LOUISVILLE, Ky. (WDRB) -- Louisville-based Almost Family Inc. plans to merge with its slightly bigger competitor LHC Group to create a national home-health care giant that will operate in 36 states and generate $1.8 billion in annual revenue.
The companies called the combination a “merger of equals,” but the balance of power looks weighted to LHC.
The combined company will retain LHC’s name and be led by LHC’s CEO from LHC’s headquarters in Lafayette, La.
The company’s four-person senior management team will include only executive from Almost Family, Steve Guenthner, who hold the title of chief strategy officer. Almost Family CEO William Yarmuth will stay on as a consultant making $1.5 million annually in a four-year agreement.
Support services such as “personal care services” and “healthcare innovations” for the combined company will continue to be based in Louisville, according to a press release.
Almost Family has 310 employees at its corporate office in Louisville.
After the merger, "there will be a significant workforce in Louisville managing and supporting the Personal Care and (Home Care Innovations) Divisions of the merged companies," according to Rebecca Reid, a spokeswoman for the companies.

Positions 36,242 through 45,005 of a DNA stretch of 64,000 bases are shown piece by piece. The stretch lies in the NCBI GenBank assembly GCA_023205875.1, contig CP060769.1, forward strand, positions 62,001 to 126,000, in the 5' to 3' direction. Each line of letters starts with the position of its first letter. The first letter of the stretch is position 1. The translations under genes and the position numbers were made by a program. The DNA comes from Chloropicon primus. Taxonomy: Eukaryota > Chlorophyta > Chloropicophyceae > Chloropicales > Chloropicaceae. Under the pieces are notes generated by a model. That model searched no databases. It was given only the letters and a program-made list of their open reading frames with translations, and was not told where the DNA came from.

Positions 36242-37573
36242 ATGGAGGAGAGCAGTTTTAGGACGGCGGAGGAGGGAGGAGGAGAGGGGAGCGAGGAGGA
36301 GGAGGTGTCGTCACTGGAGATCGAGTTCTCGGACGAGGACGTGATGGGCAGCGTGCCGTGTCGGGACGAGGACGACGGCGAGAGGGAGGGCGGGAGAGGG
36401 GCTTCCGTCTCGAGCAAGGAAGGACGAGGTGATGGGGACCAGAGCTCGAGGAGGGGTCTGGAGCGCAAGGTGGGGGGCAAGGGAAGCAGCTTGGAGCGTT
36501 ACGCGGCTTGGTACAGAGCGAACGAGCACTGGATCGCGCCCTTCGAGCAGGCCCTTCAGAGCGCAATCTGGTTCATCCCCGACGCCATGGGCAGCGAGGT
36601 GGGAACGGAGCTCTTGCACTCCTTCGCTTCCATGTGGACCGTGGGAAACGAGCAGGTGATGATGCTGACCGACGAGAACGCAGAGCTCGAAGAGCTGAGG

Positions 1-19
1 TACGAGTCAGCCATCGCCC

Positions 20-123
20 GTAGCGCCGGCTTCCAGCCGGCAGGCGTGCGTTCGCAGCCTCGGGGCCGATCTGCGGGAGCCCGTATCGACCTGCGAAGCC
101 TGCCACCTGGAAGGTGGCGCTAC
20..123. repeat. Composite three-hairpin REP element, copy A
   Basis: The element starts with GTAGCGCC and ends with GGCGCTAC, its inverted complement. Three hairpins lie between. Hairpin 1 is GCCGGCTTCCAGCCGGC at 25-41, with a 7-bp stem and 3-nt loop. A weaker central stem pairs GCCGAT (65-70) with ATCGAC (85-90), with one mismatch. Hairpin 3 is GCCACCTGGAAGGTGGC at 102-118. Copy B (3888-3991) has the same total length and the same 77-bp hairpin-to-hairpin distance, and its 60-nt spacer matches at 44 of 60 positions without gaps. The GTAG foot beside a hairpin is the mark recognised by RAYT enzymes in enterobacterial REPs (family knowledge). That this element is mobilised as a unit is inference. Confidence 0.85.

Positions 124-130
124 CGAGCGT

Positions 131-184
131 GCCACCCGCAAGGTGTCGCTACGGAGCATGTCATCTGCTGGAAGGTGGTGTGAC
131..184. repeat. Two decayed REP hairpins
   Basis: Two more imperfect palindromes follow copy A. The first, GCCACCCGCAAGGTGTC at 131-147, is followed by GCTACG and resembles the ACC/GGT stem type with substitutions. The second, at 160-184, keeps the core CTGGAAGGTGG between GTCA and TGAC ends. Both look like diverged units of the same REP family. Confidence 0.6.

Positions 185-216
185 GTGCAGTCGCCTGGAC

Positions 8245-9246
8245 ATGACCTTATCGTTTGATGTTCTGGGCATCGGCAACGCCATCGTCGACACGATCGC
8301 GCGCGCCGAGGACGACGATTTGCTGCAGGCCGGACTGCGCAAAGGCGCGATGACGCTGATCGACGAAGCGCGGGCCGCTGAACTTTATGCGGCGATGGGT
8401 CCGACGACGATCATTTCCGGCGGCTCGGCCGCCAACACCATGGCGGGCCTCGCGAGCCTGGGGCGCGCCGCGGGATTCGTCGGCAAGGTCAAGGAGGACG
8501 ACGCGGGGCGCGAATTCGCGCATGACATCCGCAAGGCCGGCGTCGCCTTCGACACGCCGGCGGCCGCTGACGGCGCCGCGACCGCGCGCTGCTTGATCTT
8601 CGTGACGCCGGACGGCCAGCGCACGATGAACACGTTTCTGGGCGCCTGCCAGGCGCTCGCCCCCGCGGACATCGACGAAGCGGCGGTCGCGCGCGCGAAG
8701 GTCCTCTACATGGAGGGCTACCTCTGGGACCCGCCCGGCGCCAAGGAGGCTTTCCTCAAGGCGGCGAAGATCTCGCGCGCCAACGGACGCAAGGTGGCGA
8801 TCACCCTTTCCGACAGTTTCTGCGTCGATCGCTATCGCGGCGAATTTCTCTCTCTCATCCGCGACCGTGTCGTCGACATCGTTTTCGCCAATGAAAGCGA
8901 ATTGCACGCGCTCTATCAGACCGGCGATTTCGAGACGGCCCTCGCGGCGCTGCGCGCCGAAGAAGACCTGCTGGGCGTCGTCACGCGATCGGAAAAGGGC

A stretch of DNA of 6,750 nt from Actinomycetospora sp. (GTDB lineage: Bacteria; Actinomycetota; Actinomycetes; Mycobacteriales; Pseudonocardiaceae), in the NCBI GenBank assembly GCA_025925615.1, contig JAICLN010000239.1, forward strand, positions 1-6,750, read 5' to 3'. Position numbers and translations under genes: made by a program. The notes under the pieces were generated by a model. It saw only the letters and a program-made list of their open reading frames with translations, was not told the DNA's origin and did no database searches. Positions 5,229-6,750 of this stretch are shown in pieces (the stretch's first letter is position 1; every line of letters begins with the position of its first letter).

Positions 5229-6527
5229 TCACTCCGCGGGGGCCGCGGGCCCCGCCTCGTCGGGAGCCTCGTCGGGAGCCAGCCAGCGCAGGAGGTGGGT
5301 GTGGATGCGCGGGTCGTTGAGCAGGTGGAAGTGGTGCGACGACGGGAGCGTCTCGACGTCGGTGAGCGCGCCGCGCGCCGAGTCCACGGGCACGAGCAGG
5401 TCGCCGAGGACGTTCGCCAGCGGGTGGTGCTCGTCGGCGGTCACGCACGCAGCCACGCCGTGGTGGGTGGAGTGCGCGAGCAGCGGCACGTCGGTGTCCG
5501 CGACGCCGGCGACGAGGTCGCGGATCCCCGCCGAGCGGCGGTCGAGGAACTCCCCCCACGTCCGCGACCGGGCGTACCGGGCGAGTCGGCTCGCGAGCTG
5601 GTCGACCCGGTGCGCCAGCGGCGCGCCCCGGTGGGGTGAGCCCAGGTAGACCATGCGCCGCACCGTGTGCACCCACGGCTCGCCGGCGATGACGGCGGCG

The companies told investors that they will get $25 million in ongoing annual savings from combining the "corporate overhead, information technology and outsourced professional services" of the two companies.
Joshua Proffitt, the chief financial officer of LHC Group, told analysts on a conference call Thursday that there will be no "field level" cost savings -- presumably meaning no front-line workers such as home health nurses will lose jobs.
"It is overhead, IT -- public company costs that you would expect," he said.
Almost Family and LHC’s combination will create the second-biggest home health care provider in the nation, behind only Louisville-based Kindred Healthcare, according to a presentation about the merger.
Executives said the merger combines two like-minded competitors with little overlapping footprint, and emphasized that the all-stock deal requires neither company to take on additional debt.
"It makes all the sense in the world; it’s the right thing to do," Yarmuth said on Thursday's call.